As a general rule, in the absence of any contractual or statutory liability therefor, attorney's fees and expenses *125 incurred by the plaintiff in litigation of his claim against the defendant, aside from statutory court costs and fees, are not recoverable as an item of damages. Nor are attorney's fees and other expenses incurred in former litigation between the same parties recoverable in a subsequent action. 22 Am. Jur. 2d, Damages, p. 234, sec. 165. Baker v. Northwestern National Casualty Co. (1965), 26 Wis. 2d 306, 132 N.W.2d 493.

However, there are various exceptions to and modifications of this rule.

"If a breach of contract is the cause of litigation between the plaintiff and third parties that the defendant had reason to foresee when the contract was made, the plaintiff's reasonable expenditures in such litigation are included in estimating his damages." Restatement, 1 Contracts, p. 531, sec. 334. 22 Am. Jur. 2d, Damages, p. 235, sec. 166.

The rule is thus stated in 5 Corbin, Contracts (1964), pp. 225, 226, sec. 1037:

"Among the losses suffered by a plaintiff because of the defendant's breach of contract may be the expenses of litigation. Such expenses are losses suffered by reason of the defendant's breach; . . . . They are affirmatively subtracted from the plaintiff's wealth, and are not expected gains from performance of the contract that have been prevented. If the plaintiff can show that the defendant's breach of contract has caused litigation involving the plaintiff in the payment of counsel fees, court costs, and the amount of a judgment, and shows further that such expenditure is reasonable in amount and could not have been avoided by him by reasonable and prudent effort, he can recover damages against the defendant measured by the amount of these expenditures. The rule just stated does not deal with the cost of litigation with the defendant himself."

In this case we would add to the rule just stated that it is necessary to determine that the defendants had reasonable notice of the object and pendency of the third-party action and an opportunity to decide whether to join in the prosecution or contribute to the expense thereof.

*126 We consider the foregoing precepts to be appropriate in adjudicating the obligations of the respective parties in this case.

This court quoted McCormick, Damages (hornbook series), p. 246, sec. 66, for the proposition that a breach of contract as well as tort may be a basis for allowing the present plaintiff to recover reasonable third-party litigation expenses in Baker, supra, at 319, 320. In Meiser v. Aetna Casualty & Surety Co. (1959), 8 Wis. 2d 233, 98 N.W.2d 919, an insured recovered his third-party litigation expenses from his property liability insurer under a breach of contract theory. In the event it ultimately develops there was, in fact, no coverage afforded under the defendants' insurance contracts, there is no liability on the part of the insurers for the damages alleged in this action. However, if the defendants are found liable under their policies, then to deny the plaintiff the right to recover the costs of the prior third-party litigation is to deny it all the damages to which it may be entitled under its contract of insurance with the defendants.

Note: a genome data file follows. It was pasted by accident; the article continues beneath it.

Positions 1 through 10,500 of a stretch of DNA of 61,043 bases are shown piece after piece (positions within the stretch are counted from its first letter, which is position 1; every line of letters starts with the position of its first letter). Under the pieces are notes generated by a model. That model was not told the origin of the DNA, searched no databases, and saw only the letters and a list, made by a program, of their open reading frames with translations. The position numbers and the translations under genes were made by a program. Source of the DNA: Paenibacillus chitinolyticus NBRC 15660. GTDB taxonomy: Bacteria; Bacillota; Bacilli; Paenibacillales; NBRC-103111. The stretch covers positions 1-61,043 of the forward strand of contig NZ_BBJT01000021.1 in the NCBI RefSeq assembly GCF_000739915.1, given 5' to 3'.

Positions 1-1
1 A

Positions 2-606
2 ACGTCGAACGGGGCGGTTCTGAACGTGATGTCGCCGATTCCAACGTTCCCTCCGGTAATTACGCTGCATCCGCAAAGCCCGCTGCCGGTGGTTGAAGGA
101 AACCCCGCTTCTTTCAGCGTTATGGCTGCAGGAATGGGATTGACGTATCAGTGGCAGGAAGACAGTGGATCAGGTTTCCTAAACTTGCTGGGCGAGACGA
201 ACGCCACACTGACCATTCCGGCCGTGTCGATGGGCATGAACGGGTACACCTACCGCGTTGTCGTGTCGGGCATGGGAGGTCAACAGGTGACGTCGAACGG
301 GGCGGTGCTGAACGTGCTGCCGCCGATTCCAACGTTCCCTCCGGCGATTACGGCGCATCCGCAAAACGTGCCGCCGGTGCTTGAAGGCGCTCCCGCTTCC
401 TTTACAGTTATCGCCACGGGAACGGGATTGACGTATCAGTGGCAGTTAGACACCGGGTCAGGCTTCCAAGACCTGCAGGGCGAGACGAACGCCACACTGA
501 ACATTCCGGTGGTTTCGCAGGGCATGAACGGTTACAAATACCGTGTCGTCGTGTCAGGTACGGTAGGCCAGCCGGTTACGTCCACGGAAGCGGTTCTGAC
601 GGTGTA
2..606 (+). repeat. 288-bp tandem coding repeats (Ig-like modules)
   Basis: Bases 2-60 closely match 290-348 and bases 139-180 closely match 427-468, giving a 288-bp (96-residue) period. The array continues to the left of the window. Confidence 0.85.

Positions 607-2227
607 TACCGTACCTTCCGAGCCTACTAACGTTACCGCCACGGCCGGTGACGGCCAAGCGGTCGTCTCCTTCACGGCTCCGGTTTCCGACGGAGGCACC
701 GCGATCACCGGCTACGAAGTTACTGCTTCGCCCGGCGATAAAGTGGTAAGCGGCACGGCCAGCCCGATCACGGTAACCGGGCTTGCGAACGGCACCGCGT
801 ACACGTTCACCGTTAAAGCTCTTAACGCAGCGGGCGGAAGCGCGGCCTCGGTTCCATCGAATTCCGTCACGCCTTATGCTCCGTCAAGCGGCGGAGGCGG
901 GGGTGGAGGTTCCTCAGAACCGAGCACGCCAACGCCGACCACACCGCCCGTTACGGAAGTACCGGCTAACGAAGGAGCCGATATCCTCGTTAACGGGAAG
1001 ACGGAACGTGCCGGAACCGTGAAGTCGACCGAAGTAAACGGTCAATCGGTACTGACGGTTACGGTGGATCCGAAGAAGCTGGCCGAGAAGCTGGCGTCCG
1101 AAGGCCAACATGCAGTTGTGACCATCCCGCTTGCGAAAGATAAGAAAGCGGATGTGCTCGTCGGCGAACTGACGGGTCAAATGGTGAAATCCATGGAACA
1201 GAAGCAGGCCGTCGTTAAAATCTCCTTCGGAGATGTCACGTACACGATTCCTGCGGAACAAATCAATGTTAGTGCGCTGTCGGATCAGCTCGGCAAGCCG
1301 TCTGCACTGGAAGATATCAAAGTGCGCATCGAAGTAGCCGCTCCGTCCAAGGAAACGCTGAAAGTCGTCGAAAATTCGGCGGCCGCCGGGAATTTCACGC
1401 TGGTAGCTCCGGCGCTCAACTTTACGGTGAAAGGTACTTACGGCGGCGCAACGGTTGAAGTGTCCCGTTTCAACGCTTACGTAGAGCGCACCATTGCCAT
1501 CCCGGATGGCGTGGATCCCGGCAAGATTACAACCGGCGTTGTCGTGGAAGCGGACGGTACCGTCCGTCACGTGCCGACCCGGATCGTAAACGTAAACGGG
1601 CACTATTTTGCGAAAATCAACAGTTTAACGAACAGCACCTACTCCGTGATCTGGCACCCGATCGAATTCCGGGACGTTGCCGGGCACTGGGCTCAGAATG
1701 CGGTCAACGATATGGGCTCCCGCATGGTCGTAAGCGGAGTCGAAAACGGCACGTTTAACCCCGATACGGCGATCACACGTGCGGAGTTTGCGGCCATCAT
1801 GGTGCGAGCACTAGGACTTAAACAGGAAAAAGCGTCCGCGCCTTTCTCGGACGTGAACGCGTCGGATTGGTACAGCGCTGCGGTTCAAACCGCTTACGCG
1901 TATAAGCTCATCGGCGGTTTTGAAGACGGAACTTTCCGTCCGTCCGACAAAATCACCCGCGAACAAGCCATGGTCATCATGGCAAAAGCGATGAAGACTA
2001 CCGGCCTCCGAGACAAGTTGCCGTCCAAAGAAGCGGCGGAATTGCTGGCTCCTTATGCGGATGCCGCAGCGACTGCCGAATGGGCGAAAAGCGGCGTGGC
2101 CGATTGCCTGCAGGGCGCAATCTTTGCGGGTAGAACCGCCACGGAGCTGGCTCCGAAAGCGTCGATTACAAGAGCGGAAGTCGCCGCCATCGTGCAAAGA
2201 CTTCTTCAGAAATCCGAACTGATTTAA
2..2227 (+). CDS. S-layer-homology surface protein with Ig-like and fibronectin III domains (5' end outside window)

The defendants further contend that plaintiff's prior recovery of its damages from the third party is a bar to any claim of the plaintiff because defendants' subrogation rights have been destroyed due to plaintiff's recovery from the third parties. On the record before us, it does not appear that the defendants have made any payments under the policies which would give rise to possible subrogation rights. More importantly, the present case is not for recovery under the policy but rather for breach of contract to recover costs and expenses of the thirdparty litigation. In the event there is coverage under the insurance contracts and the defendants, with knowledge of the object and pendency of the third-party action, elected not to join in its prosecution or to contribute to the expenses thereof, the case stands as if subrogation had been offered and refused.

*127 The trial court properly determined that there are material facts that are in dispute in these actions and that the defendants have not established a prima facie case for summary judgment under sec. 270.635, Stats.

By the Court.Order affirmed.


[*] Motion for rehearing denied, with costs, on June 3, 1969.

[1] Jahns v. Milwaukee Mut. Ins. Co. (1968), 37 Wis. 2d 524, 155 N.W.2d 674; Schandelmeier v. Brown (1968), 37 Wis. 2d 656, 155 N.W.2d 659; Skyline Construction, Inc. v. Sentry Realty, Inc. (1966), 31 Wis. 2d 1, 141 N.W.2d 909; Leszczynski v. Surges (1966), 30 Wis. 2d 534, 141 N.W.2d 261.